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David 'Chip' Reese

David 'Chip' Reese died in his sleep early on the morning of December 4, 2008. He 'folded' quietly, and although he may have lost this, the last hand he played, he was a winner in the game of life.

Chip was extremely smart, a Dartmouth graduate, probably the most successful poker player of all time, and great at all games, There's no doubt in my mind that he would have become a multi-millionaire in any profession he'd chosen because he really was that much smarter than everyone else in the world. If there's one thing you should know about Chip Reese, however, know that he understood the 'object of the game'.

Years ago, I was talking to Chip about another Hall of Fame poker player that we lost too early, Stu Ungar. I asked Chip if he thought Stuey was the most talented player he had ever seen. Chip said, "Natural ability-wise, yes. Certainly, he was the quickest minded guy I've ever known. Stuey's problem is that he doesn't understand the 'object of the game'. The object of the game is to accumulate wealth, improve your lifestyle, and provide for your family, and Stuey will never get it." Chip did.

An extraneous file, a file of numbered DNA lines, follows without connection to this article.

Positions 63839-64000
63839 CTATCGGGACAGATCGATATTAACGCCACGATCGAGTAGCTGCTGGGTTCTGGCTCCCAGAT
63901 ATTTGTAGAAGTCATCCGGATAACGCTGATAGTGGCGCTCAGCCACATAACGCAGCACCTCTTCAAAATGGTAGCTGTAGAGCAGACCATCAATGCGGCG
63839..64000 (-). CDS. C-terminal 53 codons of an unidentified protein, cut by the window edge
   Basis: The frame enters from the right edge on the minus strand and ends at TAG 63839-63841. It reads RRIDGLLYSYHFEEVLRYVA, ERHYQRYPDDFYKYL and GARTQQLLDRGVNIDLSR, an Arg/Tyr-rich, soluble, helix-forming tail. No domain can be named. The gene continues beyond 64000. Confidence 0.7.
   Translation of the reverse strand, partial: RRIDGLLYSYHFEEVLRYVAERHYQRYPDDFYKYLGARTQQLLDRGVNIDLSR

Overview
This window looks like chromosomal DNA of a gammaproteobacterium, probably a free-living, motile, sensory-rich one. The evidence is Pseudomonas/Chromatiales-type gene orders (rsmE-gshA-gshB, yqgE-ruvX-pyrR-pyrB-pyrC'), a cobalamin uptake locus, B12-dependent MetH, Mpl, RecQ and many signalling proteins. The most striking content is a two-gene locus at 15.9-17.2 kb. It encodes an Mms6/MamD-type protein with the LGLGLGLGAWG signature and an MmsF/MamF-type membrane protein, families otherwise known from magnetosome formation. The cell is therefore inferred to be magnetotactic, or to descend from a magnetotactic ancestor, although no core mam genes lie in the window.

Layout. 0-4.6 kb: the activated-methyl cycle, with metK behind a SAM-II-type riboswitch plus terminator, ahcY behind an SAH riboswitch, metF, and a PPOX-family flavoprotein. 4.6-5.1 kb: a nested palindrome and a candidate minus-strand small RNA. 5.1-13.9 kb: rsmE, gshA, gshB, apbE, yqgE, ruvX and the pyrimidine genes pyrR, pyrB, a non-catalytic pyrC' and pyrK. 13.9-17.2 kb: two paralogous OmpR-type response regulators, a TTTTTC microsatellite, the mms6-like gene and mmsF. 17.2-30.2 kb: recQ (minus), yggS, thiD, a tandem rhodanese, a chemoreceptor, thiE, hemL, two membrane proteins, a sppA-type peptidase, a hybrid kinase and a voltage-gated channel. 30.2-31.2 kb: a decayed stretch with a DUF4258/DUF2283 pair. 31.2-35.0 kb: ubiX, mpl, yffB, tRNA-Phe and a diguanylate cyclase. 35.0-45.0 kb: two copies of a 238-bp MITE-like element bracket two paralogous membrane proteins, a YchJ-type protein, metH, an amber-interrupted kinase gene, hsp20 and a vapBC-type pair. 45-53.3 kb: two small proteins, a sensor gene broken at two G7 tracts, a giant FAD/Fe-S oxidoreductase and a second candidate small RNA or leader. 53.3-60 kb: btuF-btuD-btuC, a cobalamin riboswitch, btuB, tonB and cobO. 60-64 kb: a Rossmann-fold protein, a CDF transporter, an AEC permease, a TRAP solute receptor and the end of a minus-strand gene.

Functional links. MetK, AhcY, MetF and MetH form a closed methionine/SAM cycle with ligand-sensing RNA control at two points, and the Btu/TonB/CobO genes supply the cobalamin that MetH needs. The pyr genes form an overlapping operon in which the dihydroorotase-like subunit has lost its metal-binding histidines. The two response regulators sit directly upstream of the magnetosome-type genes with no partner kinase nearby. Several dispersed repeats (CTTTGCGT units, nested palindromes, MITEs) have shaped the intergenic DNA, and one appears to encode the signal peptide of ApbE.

Many old-school poker guys like myself were thrilled to see Chip capture the inaugural $50,000 buy-in HORSE tournament at the 2006 WSOP because most of us feel Chip is the best all-round poker player in history. For over 30 years, Chip played multiple games against all comers in the highest stakes cash games in the world. And I mean he always played in the highest game in the room - never the second highest game.

Chip Reese was the youngest player ever inducted in the Poker Hall of Fame and deservedly so. And Chip and his son Casey had closest father-son relationship that I've ever seen. (Casey, our hearts go out to you.)

Poker players have always admired Chip for his success, his demeanor at the table, his lack of ego, and that he never 'steamed' or went on tilt. I'd suggest we remember him for one guy who truly understood the 'object of the game'.

Rest in peace, Chip.

Mike Sexton

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